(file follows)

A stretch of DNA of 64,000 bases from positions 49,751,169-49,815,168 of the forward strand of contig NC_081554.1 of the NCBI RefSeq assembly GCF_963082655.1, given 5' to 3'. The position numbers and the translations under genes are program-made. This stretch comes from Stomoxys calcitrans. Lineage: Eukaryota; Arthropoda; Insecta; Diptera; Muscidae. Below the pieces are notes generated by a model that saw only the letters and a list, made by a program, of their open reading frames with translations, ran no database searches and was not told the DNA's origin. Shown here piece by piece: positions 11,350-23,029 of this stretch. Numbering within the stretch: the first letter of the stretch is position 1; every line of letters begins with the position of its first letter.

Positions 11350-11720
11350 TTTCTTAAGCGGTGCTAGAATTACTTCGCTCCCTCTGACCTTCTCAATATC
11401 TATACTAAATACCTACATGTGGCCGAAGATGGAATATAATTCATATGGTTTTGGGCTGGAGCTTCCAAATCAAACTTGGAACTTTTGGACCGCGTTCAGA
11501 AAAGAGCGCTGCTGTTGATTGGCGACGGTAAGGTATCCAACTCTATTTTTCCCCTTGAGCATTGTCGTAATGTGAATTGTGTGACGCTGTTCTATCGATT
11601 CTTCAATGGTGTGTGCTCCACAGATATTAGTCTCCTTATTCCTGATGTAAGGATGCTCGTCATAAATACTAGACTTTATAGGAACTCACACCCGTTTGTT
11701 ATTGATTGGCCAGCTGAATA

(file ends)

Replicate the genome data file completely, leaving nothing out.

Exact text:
A stretch of DNA of 64,000 bases from positions 49,751,169-49,815,168 of the forward strand of contig NC_081554.1 of the NCBI RefSeq assembly GCF_963082655.1, given 5' to 3'. The position numbers and the translations under genes are program-made. This stretch comes from Stomoxys calcitrans. Lineage: Eukaryota; Arthropoda; Insecta; Diptera; Muscidae. Below the pieces are notes generated by a model that saw only the letters and a list, made by a program, of their open reading frames with translations, ran no database searches and was not told the DNA's origin. Shown here piece by piece: positions 11,350-23,029 of this stretch. Numbering within the stretch: the first letter of the stretch is position 1; every line of letters begins with the position of its first letter.

Positions 11350-11720
11350 TTTCTTAAGCGGTGCTAGAATTACTTCGCTCCCTCTGACCTTCTCAATATC
11401 TATACTAAATACCTACATGTGGCCGAAGATGGAATATAATTCATATGGTTTTGGGCTGGAGCTTCCAAATCAAACTTGGAACTTTTGGACCGCGTTCAGA
11501 AAAGAGCGCTGCTGTTGATTGGCGACGGTAAGGTATCCAACTCTATTTTTCCCCTTGAGCATTGTCGTAATGTGAATTGTGTGACGCTGTTCTATCGATT
11601 CTTCAATGGTGTGTGCTCCACAGATATTAGTCTCCTTATTCCTGATGTAAGGATGCTCGTCATAAATACTAGACTTTATAGGAACTCACACCCGTTTGTT
11701 ATTGATTGGCCAGCTGAATA